The waxing gibbous Moon shines below the Pleiades and right of Aldebaran Saturday evening - watch the Moon's dark limb occult a star later that night.
Can you spot the fingernail-thin crescent Moon in twilight Friday night? It's less than two days old as seen after sunset from North America.
After dark you'll find the Pleiades high in the east, with Aldebaran and the Hyades below them. Far below these, Orion is beginning to clear the horizon.
Have you ever watched a Sirius-rise? Watch for Sirius to come up about two fists at arm's length below Orion's Belt, around 8 p.m. local time.
The Moon, just a day before full, occults Aldebaran Monday night for nearly everyone in North America. And watch for the Geminid meteor shower!
Friday and Saturday evenings, the thickening crescent Moon poses with bright Venus in the southwest at dusk. Wednesday marks the year's earliest sunset.
Before and during dawn Saturday morning, the thinning crescent Moon in the southeast is at the bottom of an arc that it now forms with Spica and Jupiter.
With the Moon gone from the evening sky, explore deep-sky sights in Lacerta. Or use only your eyes to see Andromeda Galaxy and the Perseus Double Cluster.
Saturn is falling ever farther away to the lower right of Venus at dusk. And in the coming weeks and months, watch Venus and Mars draw closer together.
Mars shines to the left or lower of the Moon early Saturday evening. On Tuesday, the Moon is in Aquarius - look to its left for Fomalhaut, the Autumn Star.
In twilight Friday evening, Saturn, Venus, and Antares form a nearly vertical, curving line low in the southwest. Watch the configuration change this week.
Saturn and Antares form a compact triangle with Venus, low in the southwest at dusk on Friday. The modest Orionid meteors continue before dawn Saturday.
The full Moon rises around sunset on Saturday. Almost 20° to its left are the brightest stars of Aries. Like the Moon, faint Uranus is also at opposition.
Jupiter and fainter Mercury have a close conjunction on Tuesday morning, October 11th. Look low due east about 45 minutes before your local sunrise time.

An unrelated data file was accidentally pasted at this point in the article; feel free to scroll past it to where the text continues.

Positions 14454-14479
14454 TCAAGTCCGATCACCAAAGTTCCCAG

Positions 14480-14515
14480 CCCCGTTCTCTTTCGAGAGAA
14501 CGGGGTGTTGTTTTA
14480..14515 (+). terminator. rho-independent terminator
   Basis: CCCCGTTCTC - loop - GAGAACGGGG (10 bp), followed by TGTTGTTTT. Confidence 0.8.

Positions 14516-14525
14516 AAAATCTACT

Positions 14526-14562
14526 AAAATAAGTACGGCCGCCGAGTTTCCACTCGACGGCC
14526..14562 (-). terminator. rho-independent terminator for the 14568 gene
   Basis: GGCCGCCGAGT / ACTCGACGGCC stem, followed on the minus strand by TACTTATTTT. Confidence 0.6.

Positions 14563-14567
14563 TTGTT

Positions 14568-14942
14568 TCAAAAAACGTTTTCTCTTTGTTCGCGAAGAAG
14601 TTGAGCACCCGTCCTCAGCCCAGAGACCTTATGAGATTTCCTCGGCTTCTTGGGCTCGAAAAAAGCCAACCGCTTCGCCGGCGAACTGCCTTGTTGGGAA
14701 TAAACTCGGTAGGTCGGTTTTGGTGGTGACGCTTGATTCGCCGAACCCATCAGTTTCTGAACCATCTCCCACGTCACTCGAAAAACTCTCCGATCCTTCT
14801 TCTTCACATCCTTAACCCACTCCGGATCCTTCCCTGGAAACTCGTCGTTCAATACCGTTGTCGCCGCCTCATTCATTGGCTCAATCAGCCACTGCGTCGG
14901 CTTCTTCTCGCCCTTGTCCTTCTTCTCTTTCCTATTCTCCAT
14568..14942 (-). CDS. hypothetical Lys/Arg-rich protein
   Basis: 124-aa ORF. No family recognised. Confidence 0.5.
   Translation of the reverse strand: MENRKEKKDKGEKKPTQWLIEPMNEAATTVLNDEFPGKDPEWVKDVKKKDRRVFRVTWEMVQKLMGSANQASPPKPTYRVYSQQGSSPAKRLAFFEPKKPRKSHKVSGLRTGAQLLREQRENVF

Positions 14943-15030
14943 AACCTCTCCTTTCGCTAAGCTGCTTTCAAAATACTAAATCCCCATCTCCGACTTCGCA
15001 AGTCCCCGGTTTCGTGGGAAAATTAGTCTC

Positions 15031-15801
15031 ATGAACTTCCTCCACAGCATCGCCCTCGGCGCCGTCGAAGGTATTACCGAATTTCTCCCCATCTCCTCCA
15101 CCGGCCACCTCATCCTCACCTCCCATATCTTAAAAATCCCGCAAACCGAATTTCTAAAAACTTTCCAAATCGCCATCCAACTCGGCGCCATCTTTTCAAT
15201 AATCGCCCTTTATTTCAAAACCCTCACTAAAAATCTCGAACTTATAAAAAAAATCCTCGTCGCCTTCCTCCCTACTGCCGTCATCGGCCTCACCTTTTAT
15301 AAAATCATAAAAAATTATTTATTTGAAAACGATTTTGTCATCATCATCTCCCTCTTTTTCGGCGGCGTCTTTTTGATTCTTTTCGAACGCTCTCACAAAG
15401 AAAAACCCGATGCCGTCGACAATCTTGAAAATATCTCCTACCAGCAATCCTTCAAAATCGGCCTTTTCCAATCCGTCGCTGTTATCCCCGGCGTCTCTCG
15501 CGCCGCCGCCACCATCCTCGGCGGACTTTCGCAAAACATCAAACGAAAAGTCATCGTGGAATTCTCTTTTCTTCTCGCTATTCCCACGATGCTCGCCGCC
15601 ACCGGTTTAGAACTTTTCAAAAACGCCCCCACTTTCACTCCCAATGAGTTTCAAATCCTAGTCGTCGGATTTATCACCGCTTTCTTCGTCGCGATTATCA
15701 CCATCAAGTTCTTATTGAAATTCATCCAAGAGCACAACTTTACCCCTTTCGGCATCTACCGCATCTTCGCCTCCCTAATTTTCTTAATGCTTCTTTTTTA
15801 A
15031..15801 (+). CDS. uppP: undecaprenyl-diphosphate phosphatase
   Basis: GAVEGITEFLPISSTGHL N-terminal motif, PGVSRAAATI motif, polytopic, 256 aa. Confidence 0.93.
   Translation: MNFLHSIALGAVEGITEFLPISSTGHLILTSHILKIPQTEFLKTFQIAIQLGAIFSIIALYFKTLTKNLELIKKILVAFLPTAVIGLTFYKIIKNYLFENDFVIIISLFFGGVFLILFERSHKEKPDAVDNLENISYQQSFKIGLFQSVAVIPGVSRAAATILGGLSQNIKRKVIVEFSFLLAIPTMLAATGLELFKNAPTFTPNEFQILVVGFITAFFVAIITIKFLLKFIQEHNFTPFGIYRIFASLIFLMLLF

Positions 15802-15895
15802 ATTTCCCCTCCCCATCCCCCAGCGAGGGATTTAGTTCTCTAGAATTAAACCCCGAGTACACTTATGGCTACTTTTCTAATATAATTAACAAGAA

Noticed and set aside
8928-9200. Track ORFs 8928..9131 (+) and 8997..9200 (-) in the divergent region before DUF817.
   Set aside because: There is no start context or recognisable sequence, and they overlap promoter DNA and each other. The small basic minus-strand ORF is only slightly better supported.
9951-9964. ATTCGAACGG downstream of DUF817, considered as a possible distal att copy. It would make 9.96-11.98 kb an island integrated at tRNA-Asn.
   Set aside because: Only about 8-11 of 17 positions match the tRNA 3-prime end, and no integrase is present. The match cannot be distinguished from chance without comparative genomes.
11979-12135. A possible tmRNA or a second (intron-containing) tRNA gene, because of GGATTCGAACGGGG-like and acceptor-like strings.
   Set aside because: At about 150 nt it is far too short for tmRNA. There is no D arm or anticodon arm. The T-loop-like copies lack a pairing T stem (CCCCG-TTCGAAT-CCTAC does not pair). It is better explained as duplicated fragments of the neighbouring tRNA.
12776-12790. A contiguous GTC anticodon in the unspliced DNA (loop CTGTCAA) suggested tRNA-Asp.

A twilight challenge: About half an hour after your local sunset time, look for Venus very low in the west-southwest through the twilight.
The "W" of Cassiopeia stands high in the northeast after dark. In the southwest at dusk, Saturn and Antares continue to pull farther to the right of Mars.
Parts of Europe, Africa, and Asia will see a penumbral lunar eclipse Friday. Eclipse or no, look for the Great Square of Pegasus to the Moon's upper left.
First-quarter Moon shines over Mars Friday evening. The triangle of Mars, Saturn, and Antares, continues to lengthen as summer nears its end.
A Friday twilight challenge: Shortly after sunset, use binoculars to look for the super-thin crescent Moon near Jupiter and Venus just above the horizon.
Venus-Jupiter conjunction on Saturday: about 20 minutes after sunset, look above the western horizon, left of where the Sun went down. Bring binoculars.
Summer is on the decline, temperatures notwithstanding: when darkness falls, Cassiopeia has now risen as high in the northeast as the Big Dipper has sunk in the northwest.
This Friday, look lower right of the waxing gibbous Moon for the ever-changing Saturn-Mars-Antares triangle. Full Moon on Wednesday night.
The crescent Moon poses with Jupiter low in the west in twilight Friday. Early next week, Mars passes 0.9° beneath Delta Scorpii, the brightest star in the head of Scorpius.
As summer goes on, Scorpius shifts westward from its high southern stance just after dark; Sagittarius moves in from the east. Prime time for Messier objects!
Starry Scorpius is sometimes called "the Orion of Summer" for its brightness, its blue-giant stars, and its 1st-magnitude red supergiant (Antares).